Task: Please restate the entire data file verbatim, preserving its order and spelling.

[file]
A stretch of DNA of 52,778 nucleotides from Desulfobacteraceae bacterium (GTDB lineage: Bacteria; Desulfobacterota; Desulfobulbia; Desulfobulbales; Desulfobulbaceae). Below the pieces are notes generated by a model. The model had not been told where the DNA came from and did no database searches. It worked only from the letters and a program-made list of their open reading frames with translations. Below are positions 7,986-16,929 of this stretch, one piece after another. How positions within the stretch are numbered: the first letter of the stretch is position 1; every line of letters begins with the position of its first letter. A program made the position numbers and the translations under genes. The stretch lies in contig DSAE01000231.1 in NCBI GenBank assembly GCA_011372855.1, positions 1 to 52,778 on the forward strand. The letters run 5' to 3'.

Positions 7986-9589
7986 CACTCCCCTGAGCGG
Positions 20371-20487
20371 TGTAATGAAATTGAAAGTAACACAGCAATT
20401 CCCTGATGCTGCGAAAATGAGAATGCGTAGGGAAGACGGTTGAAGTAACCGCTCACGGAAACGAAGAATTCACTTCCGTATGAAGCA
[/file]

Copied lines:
A stretch of DNA of 52,778 nucleotides from Desulfobacteraceae bacterium (GTDB lineage: Bacteria; Desulfobacterota; Desulfobulbia; Desulfobulbales; Desulfobulbaceae). Below the pieces are notes generated by a model. The model had not been told where the DNA came from and did no database searches. It worked only from the letters and a program-made list of their open reading frames with translations. Below are positions 7,986-16,929 of this stretch, one piece after another. How positions within the stretch are numbered: the first letter of the stretch is position 1; every line of letters begins with the position of its first letter. A program made the position numbers and the translations under genes. The stretch lies in contig DSAE01000231.1 in NCBI GenBank assembly GCA_011372855.1, positions 1 to 52,778 on the forward strand. The letters run 5' to 3'.

Positions 7986-9589
7986 CACTCCCCTGAGCGG
Positions 20371-20487
20371 TGTAATGAAATTGAAAGTAACACAGCAATT
20401 CCCTGATGCTGCGAAAATGAGAATGCGTAGGGAAGACGGTTGAAGTAACCGCTCACGGAAACGAAGAATTCACTTCCGTATGAAGCA